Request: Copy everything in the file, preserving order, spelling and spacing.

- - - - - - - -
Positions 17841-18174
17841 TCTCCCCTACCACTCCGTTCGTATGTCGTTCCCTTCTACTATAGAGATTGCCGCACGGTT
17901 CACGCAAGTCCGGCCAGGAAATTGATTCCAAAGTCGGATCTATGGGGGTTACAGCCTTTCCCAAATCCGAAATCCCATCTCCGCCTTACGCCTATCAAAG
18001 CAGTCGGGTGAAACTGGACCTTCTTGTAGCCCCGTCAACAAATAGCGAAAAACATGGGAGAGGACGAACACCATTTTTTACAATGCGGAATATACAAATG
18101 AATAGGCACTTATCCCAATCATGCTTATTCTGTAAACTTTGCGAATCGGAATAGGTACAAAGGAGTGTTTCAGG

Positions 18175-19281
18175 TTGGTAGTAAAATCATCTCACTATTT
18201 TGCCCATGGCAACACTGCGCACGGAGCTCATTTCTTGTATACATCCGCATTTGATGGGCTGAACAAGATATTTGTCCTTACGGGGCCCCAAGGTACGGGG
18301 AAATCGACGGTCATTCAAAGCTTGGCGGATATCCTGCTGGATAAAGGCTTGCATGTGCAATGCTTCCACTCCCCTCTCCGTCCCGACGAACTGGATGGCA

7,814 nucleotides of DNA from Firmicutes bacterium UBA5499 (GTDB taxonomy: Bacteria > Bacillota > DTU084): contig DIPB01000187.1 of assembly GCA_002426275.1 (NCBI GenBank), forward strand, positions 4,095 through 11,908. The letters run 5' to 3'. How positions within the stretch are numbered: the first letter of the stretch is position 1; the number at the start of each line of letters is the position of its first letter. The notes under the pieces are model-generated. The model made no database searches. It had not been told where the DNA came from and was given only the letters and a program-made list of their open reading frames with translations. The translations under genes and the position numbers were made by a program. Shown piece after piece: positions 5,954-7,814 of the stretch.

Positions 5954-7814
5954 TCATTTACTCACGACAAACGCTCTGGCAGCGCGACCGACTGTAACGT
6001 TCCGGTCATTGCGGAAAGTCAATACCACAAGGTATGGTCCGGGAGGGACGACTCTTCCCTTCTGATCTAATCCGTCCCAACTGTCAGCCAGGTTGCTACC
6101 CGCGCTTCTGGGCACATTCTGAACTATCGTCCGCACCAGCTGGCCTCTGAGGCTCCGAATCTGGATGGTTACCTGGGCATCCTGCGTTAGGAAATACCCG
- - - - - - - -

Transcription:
Positions 17841-18174
17841 TCTCCCCTACCACTCCGTTCGTATGTCGTTCCCTTCTACTATAGAGATTGCCGCACGGTT
17901 CACGCAAGTCCGGCCAGGAAATTGATTCCAAAGTCGGATCTATGGGGGTTACAGCCTTTCCCAAATCCGAAATCCCATCTCCGCCTTACGCCTATCAAAG
18001 CAGTCGGGTGAAACTGGACCTTCTTGTAGCCCCGTCAACAAATAGCGAAAAACATGGGAGAGGACGAACACCATTTTTTACAATGCGGAATATACAAATG
18101 AATAGGCACTTATCCCAATCATGCTTATTCTGTAAACTTTGCGAATCGGAATAGGTACAAAGGAGTGTTTCAGG

Positions 18175-19281
18175 TTGGTAGTAAAATCATCTCACTATTT
18201 TGCCCATGGCAACACTGCGCACGGAGCTCATTTCTTGTATACATCCGCATTTGATGGGCTGAACAAGATATTTGTCCTTACGGGGCCCCAAGGTACGGGG
18301 AAATCGACGGTCATTCAAAGCTTGGCGGATATCCTGCTGGATAAAGGCTTGCATGTGCAATGCTTCCACTCCCCTCTCCGTCCCGACGAACTGGATGGCA

7,814 nucleotides of DNA from Firmicutes bacterium UBA5499 (GTDB taxonomy: Bacteria > Bacillota > DTU084): contig DIPB01000187.1 of assembly GCA_002426275.1 (NCBI GenBank), forward strand, positions 4,095 through 11,908. The letters run 5' to 3'. How positions within the stretch are numbered: the first letter of the stretch is position 1; the number at the start of each line of letters is the position of its first letter. The notes under the pieces are model-generated. The model made no database searches. It had not been told where the DNA came from and was given only the letters and a program-made list of their open reading frames with translations. The translations under genes and the position numbers were made by a program. Shown piece after piece: positions 5,954-7,814 of the stretch.

Positions 5954-7814
5954 TCATTTACTCACGACAAACGCTCTGGCAGCGCGACCGACTGTAACGT
6001 TCCGGTCATTGCGGAAAGTCAATACCACAAGGTATGGTCCGGGAGGGACGACTCTTCCCTTCTGATCTAATCCGTCCCAACTGTCAGCCAGGTTGCTACC
6101 CGCGCTTCTGGGCACATTCTGAACTATCGTCCGCACCAGCTGGCCTCTGAGGCTCCGAATCTGGATGGTTACCTGGGCATCCTGCGTTAGGAAATACCCG